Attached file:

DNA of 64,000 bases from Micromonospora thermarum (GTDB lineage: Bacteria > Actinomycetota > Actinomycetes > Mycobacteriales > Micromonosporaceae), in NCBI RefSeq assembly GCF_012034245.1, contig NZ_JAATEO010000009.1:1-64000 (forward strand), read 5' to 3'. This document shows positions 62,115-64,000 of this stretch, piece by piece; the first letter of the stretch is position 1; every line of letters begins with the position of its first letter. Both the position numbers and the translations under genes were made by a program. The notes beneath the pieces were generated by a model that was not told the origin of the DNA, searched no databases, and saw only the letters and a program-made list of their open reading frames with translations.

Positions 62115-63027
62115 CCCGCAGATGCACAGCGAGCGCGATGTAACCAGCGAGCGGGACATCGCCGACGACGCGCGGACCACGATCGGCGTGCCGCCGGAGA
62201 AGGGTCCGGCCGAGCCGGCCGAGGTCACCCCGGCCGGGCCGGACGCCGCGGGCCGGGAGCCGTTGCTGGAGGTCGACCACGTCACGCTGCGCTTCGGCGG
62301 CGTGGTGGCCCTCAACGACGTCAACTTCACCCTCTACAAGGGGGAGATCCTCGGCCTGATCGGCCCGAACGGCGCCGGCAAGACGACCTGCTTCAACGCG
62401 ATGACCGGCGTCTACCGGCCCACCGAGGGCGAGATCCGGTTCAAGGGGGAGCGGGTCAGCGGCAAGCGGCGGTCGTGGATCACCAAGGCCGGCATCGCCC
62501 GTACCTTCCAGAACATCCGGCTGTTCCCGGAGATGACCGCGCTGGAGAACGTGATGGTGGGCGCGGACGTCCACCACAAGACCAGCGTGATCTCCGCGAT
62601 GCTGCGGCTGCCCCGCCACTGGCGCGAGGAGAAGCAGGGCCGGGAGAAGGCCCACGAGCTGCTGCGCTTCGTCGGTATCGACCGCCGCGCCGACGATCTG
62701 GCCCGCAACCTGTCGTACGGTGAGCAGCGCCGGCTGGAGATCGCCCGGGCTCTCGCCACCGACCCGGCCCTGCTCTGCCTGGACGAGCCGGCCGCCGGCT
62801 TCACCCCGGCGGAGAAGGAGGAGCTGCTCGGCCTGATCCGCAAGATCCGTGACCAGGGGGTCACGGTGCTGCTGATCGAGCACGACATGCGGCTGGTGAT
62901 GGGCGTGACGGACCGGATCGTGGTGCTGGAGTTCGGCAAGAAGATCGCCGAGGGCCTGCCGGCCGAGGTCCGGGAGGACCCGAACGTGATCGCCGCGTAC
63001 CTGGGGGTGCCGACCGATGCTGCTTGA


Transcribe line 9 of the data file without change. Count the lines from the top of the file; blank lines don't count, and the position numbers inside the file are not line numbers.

62701 GCCCGCAACCTGTCGTACGGTGAGCAGCGCCGGCTGGAGATCGCCCGGGCTCTCGCCACCGACCCGGCCCTGCTCTGCCTGGACGAGCCGGCCGCCGGCT